"I was relating how exciting it had been to see the pollination," Jeffrey recalls, "but that I was sad to be retiring soon without seeing the seed dispersed by the 'ōma'o to complete the cycle." A whirr of wings interrupted Jeffrey's lament. Looking up, he and the students saw a plump brown bird launch itself out of the bushes. Yes, an 'ōma'o.

"I'm thinking, 'Can this really be happening?'" Jeffrey recalls. He rushed into the grove that the bird had just exited and examined the lobeliad's small, round, green-yellow fruits. Several bore the 'ōma'o's distinctive triangular bill marks, exposing the bright orange seed pulp inside. "It was true!" Jeffrey says. "We had shown that 'if you plant it, they will come!'"

Three months later, Jack Jeffrey retired a happy man--or at least a hopeful one.

Jessica Snyder Sachs is a New Jersey-based writer and frequent contributor.

 

75 Years of Protecting Wildlife

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Thanks to Mark Wexler, editorial director of National Wildlife, for inviting me to explore 75 years of conservation history for the magazine's special NWF anniversary issue. This is a truly remarkable organization that has evolved from protecting American game animals to leading the global campaign to combat climate change. The full story is now up on the magazine's website.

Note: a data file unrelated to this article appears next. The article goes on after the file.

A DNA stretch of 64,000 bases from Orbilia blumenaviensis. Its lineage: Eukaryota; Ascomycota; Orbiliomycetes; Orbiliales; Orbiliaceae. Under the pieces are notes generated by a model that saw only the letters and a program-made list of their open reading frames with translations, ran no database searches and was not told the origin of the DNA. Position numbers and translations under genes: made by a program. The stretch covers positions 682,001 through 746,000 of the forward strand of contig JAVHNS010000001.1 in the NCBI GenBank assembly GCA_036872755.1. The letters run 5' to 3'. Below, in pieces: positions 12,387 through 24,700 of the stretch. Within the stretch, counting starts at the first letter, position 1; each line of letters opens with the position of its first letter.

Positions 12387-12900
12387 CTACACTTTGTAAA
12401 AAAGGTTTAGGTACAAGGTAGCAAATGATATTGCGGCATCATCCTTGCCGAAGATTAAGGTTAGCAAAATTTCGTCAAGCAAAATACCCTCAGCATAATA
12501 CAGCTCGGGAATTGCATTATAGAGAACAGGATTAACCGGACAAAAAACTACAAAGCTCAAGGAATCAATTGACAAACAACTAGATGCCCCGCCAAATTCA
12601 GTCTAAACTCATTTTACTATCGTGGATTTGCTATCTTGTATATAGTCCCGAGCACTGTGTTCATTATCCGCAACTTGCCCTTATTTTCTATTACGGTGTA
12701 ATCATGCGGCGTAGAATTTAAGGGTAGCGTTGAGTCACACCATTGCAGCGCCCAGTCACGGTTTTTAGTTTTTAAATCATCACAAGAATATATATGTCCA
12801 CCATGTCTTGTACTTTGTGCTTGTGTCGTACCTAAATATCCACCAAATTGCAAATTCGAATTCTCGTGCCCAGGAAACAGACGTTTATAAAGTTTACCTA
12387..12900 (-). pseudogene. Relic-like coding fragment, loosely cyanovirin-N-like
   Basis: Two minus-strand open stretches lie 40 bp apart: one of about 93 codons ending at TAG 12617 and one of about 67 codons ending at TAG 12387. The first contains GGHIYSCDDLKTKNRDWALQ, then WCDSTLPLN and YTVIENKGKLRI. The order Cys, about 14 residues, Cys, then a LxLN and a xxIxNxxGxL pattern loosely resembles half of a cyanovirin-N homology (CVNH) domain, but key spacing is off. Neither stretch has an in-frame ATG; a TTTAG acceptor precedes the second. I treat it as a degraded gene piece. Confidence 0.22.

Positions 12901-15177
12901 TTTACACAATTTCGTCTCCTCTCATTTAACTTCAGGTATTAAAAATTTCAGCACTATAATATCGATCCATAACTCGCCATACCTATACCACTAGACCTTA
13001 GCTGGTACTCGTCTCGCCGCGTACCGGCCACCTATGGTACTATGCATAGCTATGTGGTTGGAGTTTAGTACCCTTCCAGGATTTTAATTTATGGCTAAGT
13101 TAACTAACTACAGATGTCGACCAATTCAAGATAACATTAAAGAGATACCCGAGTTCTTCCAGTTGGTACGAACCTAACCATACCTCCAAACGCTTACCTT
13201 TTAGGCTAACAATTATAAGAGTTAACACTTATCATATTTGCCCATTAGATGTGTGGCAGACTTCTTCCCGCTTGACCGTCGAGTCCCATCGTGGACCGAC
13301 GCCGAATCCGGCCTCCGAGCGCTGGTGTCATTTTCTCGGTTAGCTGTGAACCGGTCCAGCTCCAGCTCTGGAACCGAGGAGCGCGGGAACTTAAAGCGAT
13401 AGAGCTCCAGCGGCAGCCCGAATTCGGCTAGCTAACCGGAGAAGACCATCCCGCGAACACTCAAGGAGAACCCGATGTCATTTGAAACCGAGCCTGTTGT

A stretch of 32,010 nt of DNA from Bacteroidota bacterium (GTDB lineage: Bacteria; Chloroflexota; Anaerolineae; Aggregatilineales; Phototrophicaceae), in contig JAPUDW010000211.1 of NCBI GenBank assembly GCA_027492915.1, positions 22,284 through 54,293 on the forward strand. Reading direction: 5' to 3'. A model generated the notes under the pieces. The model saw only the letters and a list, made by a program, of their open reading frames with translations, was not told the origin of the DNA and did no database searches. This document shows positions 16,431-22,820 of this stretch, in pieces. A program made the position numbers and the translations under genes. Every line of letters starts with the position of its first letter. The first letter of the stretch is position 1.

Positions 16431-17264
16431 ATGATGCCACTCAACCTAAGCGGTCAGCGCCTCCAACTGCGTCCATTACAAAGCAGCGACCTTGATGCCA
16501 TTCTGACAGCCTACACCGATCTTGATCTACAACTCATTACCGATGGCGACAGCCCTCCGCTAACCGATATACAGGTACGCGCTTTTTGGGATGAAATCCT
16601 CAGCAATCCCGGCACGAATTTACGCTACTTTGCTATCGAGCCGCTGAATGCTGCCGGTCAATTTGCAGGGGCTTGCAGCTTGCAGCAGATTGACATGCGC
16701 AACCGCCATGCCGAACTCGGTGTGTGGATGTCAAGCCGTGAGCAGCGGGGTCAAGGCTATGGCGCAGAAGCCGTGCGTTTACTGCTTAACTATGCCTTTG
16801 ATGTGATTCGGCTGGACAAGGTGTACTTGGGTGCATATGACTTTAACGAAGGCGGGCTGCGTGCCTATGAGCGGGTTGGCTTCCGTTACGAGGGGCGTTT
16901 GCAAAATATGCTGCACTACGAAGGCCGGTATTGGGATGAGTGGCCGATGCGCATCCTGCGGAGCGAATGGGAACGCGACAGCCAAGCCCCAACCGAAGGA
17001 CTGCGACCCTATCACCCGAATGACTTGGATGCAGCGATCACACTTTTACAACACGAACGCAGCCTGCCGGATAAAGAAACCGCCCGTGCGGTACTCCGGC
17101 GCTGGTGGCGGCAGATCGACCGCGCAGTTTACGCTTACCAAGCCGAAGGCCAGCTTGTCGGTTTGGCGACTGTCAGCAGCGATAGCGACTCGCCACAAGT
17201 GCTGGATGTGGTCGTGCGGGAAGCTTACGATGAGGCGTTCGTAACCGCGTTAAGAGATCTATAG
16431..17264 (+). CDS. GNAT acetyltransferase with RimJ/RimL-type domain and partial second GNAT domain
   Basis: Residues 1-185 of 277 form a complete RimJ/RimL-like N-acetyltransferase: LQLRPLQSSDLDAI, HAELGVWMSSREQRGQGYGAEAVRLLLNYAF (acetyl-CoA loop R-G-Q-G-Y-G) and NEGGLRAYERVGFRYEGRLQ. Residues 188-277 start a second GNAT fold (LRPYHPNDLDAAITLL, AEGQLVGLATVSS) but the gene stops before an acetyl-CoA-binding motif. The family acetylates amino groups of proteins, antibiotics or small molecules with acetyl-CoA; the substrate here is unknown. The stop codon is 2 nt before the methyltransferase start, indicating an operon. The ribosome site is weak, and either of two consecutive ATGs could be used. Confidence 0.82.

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Biodiversity and Health

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Thanks to Mark Wexler, my longtime editor at National Wildlife, for one of the most interesting assignments in the 15 years I've been writing for him. "A Dose of Diversity" shines a spotlight on the scientists documenting a clear link between reduced biodiversity and the outbreak and spread of infectious diseases such as West Nile virus, Lyme disease, and many others. It's the cover story in this month's issue
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The New York Times invited me to contribute an op-ed piece on The Squishy Science of Food Allergies, as part of the paper's new online discussion board: Room For Debate

The discussion springs from a report in this week's New England Journal of Medicine indicating that many more people think they have food allergies than actually have them. 

My two-cents worth looks into the perception and reality of a modern epidemic of allergic disease in the context of the Hygiene Hypothesis. More to say in Good Germs, Bad Germs, now in paperback.


Natural Remedies for Insomnia

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english_lavender.jpgHealth editor Bob Barnett, at NBC's iVillage.com, recently asked me to create a series of slideshows on natural remedies for common ills. The first--on insomnia--is now up. Hope you'll enjoy...  
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While researching an immunology story for Discover magazine, I just ran across an interesting study in the New England Journal of Medicine: "Influenza Vaccination and Reduction in Hospitalizations for Cardiac Disease." 

The fascinating part for me (immunology nerd that I am) is the finding that when someone has the flu, the immune system's infection-fighting response directly promotes arterial inflammation and plaque in a way that can trigger heart attack and stroke.